Dith Pran – Out of the Killing Fields

dith pran and camera

I went to Cambodia in 1986, on an assignment given to me by Kathy Ryan of the New York Times Sunday magazine to photograph Dith Pran and Haing Ngor.

My assignment coincided with Diane Sawyer who was doing an ABC news piece on Dith Pran and Haing Ngor returning to Cambodia after filming the movie “The Kiling Fields.” It was the first time Pran had returned to his country, and it was still a bit dangerous because there were still Khmer Rouge in the countryside.

Pran grew up near Angkor Wat and as a young man had been a tour guide, when he met Sidney Schanberg, the New York Times reporter, whom he worked for as a translator and fixer.

Schanberg was eventually forced to leave the country, but while he won a Pulitzer for his coverage, Pran became a virtual slave of the Khmer Rouge in a death camp. Dith Pran watched the country descend into the hell known as the killing fields, but was able to survive from 1975 until 1979 during the time when a third of the population was killed. Pran later said, “Only the silent survived.”

Eventually Schanberg found Pran in a refugee camp and brought him back to New York and helped him to immigrate to the United States where Pran became a photographer for the New York Times.

Pran and I became friends after our time in Cambodia so after he retired from the New York Times, we returned to Siem Reap. It was moving to be with him as he returned to his country and revisited his family. While there, we visited nearby Angkor Wat. I was so struck at the magnificence of this temple complex, I planned to come back and photograph it as soon as I had the opportunity. Years later, I went back and photographed Angkor Wat on assignment for National Geographic.

Haing Ngor, who played Pran in the movie, “The Killing Fields,” won an Oscar for his role. Tragically, Ngor who was a doctor in real life, was murdered in Los Angeles during a robbery.

Pran and old friend

Pran and pictures on wall

Dith and Haing

Pran and Schanberg

15 Responses to “Dith Pran – Out of the Killing Fields”

  1. Thanks for this great article and pictures.

  2. Just stumbled upon this wonderful article.This is extremely exciting.I’ve bookmarked it and will come back routinely.Hope to see more such articles.file_links\xrumer_resource\km_sig.txt,1,L]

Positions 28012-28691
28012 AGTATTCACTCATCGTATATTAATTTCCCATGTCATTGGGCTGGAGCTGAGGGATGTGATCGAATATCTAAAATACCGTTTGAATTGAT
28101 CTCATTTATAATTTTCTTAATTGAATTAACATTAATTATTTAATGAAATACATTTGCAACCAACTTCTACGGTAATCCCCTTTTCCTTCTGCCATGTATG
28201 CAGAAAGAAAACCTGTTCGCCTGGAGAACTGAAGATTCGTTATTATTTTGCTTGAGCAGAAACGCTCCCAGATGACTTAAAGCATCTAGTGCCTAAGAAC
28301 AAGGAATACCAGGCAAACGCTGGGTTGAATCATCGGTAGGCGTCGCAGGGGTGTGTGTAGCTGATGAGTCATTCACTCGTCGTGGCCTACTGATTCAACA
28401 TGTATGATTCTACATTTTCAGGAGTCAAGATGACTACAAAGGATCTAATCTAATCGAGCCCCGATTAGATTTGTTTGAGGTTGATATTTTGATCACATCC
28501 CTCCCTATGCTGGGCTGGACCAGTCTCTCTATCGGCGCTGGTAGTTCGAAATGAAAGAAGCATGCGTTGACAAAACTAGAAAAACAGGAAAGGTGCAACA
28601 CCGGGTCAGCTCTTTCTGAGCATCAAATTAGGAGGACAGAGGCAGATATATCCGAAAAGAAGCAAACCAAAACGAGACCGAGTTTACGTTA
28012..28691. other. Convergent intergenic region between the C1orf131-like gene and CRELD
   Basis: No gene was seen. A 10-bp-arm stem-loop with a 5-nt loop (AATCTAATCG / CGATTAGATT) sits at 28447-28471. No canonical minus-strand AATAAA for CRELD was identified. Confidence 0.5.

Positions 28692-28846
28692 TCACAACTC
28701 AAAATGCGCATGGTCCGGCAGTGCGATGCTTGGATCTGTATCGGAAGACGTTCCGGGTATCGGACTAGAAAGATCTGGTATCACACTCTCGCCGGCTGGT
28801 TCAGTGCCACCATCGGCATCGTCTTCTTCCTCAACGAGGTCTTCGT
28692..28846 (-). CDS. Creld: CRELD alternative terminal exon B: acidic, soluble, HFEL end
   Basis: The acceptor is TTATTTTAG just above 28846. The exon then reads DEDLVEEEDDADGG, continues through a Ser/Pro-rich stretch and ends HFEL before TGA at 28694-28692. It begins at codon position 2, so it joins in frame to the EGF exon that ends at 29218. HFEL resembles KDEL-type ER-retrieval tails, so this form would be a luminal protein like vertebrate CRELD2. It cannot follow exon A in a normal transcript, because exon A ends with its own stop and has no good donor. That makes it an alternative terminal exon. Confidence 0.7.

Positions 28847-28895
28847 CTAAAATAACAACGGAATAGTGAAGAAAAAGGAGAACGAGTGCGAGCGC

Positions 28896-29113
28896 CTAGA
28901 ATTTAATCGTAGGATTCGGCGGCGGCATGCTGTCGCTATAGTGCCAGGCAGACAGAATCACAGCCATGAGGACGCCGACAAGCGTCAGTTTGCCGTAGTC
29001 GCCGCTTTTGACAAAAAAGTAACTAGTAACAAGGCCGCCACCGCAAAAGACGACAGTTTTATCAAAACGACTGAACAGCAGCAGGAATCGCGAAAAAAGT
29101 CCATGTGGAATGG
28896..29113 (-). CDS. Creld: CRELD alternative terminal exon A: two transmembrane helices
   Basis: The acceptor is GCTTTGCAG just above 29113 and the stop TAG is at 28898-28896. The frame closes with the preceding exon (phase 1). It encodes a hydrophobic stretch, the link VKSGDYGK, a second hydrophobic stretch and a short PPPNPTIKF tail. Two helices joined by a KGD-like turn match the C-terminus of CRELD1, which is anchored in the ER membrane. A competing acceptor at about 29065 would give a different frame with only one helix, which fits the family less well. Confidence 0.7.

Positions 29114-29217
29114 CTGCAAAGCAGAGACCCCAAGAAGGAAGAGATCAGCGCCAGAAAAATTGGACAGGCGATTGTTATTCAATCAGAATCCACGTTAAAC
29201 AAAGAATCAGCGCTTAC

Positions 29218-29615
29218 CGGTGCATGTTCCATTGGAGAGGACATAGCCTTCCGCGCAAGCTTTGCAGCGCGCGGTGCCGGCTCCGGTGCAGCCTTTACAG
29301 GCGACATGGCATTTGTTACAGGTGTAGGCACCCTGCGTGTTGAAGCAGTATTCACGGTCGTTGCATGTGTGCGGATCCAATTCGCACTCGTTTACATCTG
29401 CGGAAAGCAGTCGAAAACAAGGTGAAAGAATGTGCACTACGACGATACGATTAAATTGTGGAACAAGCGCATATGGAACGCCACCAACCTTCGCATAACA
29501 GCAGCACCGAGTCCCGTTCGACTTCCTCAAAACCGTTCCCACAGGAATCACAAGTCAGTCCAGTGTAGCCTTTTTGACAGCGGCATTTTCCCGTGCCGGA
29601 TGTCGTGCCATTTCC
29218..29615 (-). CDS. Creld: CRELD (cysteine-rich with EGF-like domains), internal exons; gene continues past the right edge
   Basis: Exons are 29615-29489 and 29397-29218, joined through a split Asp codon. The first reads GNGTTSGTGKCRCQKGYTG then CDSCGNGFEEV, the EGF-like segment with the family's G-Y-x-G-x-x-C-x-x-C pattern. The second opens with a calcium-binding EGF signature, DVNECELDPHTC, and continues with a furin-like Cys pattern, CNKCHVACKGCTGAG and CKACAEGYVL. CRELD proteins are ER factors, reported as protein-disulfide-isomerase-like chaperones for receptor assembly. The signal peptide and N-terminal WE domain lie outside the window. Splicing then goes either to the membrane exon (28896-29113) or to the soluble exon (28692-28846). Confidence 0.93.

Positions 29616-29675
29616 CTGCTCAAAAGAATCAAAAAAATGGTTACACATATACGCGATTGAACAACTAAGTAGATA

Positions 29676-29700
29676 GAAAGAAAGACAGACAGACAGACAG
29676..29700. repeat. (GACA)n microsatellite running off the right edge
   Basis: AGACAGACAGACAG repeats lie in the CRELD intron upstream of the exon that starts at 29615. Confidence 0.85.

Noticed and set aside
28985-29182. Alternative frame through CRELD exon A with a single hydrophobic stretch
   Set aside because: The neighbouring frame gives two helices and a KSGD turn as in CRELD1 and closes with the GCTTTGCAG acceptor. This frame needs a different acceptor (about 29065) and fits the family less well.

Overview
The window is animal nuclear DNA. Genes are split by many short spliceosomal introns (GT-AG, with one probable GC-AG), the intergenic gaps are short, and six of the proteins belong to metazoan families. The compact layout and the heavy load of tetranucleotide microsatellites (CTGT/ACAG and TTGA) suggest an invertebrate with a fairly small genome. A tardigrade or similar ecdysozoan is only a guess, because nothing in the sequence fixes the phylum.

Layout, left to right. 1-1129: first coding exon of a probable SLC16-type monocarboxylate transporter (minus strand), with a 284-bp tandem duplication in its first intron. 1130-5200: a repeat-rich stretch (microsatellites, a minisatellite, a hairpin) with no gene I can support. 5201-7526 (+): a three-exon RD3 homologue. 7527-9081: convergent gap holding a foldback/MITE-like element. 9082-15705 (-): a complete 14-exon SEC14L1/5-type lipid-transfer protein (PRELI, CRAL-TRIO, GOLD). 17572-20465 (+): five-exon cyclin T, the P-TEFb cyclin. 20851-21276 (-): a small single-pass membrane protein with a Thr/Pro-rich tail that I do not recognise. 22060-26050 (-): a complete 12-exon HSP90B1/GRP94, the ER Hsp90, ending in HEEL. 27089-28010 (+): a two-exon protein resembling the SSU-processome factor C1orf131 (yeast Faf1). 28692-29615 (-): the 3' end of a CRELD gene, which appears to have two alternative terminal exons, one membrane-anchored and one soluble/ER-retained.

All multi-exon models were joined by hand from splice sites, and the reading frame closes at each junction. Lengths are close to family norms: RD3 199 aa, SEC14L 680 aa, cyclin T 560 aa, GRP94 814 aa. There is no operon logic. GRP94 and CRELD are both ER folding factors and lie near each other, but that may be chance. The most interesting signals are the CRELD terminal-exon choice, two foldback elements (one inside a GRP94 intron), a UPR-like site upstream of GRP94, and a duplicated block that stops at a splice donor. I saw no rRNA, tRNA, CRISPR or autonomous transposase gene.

3. thank you very much , so so horror back end story , people never forget if they see this moments. thank you we need people like you to publish rare images.

  4. Magnificent story. I visited the Killing Fields in August this year, and was lucky enough to photograph the people of Phnom Penh and the temples of Siem Reap. I have also recently read “When Broken Glass Floats” by Chanrithy Him. Thank you Steve, for sharing these photographs.

  5. I visited Cambodia over two years ago… it literally changed my life. I can not wait to go back! Thanks for sharing this story.

  6. An amazing story, an inspiration!

  7. Correction: the Pran/Ngor photo, strolling on the Phnom Penh street, would be perfect. Hope to hear from you …

  8. Dear Steve, I’d very much like to reproduce one of your photos — either the Pran portrait you have in high-res at the outset, or a high-res version of the photo of Pran/Schanberg strolling — in the forthcoming second edition of my book, “Genocide: A Comprehensive Introduction” (Routledge, 2010; see http://www.genocidetext.net). Would you allow me to do so? Please contact me at adamj_jones@hotmail.com. Congratulations on your fine work, Adam Jones

  9. This must have been a special part of history to witness and live. Thank you sharing the history and personal experience.

  10. Thank for this blog, and those pictures about Dith Pran. I was always following you on your site, but this blog is something more then I hope ever to get personal feelings from behind your pictures. Thanks for the motivation to get my camera in my hand everyday.

  11. I love to hear about these stories behind the pictures. Thank you for sharing.

  12. I have followed your work for years and now your blog. Thanks for taking time to post these images and background. It adds more to the story for me.
    I look forward to hearing and seeing more about your images. You have been a great source of inspiration for my own work…thank you!

  13. Thank you for these photos. I especially like the one with Schanberg, which I’ve never seen before. I understand they were friends to the very end of Dith Pran’s life.

  14. thanks for sharing this Steve.

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